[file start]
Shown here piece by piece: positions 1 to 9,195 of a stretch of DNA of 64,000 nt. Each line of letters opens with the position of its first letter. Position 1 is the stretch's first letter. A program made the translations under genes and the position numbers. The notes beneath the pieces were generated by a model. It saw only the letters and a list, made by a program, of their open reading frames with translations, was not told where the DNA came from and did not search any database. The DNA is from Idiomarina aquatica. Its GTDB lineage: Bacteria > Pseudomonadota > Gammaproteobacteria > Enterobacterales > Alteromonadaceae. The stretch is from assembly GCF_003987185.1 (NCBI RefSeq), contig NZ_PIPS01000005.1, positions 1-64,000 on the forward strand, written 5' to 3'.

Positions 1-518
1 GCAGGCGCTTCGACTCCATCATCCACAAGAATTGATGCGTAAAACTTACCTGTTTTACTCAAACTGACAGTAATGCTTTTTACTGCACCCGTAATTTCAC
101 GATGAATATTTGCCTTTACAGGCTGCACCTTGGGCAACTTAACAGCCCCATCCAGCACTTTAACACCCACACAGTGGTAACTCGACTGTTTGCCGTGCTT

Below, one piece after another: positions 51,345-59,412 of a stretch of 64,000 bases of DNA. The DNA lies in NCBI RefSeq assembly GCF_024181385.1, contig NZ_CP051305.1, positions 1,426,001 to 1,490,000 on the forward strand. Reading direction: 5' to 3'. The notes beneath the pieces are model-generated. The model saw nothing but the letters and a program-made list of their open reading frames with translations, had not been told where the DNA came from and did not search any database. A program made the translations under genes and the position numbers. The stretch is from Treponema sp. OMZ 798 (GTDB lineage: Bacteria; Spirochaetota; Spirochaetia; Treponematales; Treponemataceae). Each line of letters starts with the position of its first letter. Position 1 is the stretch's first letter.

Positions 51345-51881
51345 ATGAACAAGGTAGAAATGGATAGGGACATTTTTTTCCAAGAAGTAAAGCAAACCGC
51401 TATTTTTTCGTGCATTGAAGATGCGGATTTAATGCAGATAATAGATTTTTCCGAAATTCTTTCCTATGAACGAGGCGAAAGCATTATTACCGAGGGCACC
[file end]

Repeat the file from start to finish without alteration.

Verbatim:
Shown here piece by piece: positions 1 to 9,195 of a stretch of DNA of 64,000 nt. Each line of letters opens with the position of its first letter. Position 1 is the stretch's first letter. A program made the translations under genes and the position numbers. The notes beneath the pieces were generated by a model. It saw only the letters and a list, made by a program, of their open reading frames with translations, was not told where the DNA came from and did not search any database. The DNA is from Idiomarina aquatica. Its GTDB lineage: Bacteria > Pseudomonadota > Gammaproteobacteria > Enterobacterales > Alteromonadaceae. The stretch is from assembly GCF_003987185.1 (NCBI RefSeq), contig NZ_PIPS01000005.1, positions 1-64,000 on the forward strand, written 5' to 3'.

Positions 1-518
1 GCAGGCGCTTCGACTCCATCATCCACAAGAATTGATGCGTAAAACTTACCTGTTTTACTCAAACTGACAGTAATGCTTTTTACTGCACCCGTAATTTCAC
101 GATGAATATTTGCCTTTACAGGCTGCACCTTGGGCAACTTAACAGCCCCATCCAGCACTTTAACACCCACACAGTGGTAACTCGACTGTTTGCCGTGCTT

Below, one piece after another: positions 51,345-59,412 of a stretch of 64,000 bases of DNA. The DNA lies in NCBI RefSeq assembly GCF_024181385.1, contig NZ_CP051305.1, positions 1,426,001 to 1,490,000 on the forward strand. Reading direction: 5' to 3'. The notes beneath the pieces are model-generated. The model saw nothing but the letters and a program-made list of their open reading frames with translations, had not been told where the DNA came from and did not search any database. A program made the translations under genes and the position numbers. The stretch is from Treponema sp. OMZ 798 (GTDB lineage: Bacteria; Spirochaetota; Spirochaetia; Treponematales; Treponemataceae). Each line of letters starts with the position of its first letter. Position 1 is the stretch's first letter.

Positions 51345-51881
51345 ATGAACAAGGTAGAAATGGATAGGGACATTTTTTTCCAAGAAGTAAAGCAAACCGC
51401 TATTTTTTCGTGCATTGAAGATGCGGATTTAATGCAGATAATAGATTTTTCCGAAATTCTTTCCTATGAACGAGGCGAAAGCATTATTACCGAGGGCACC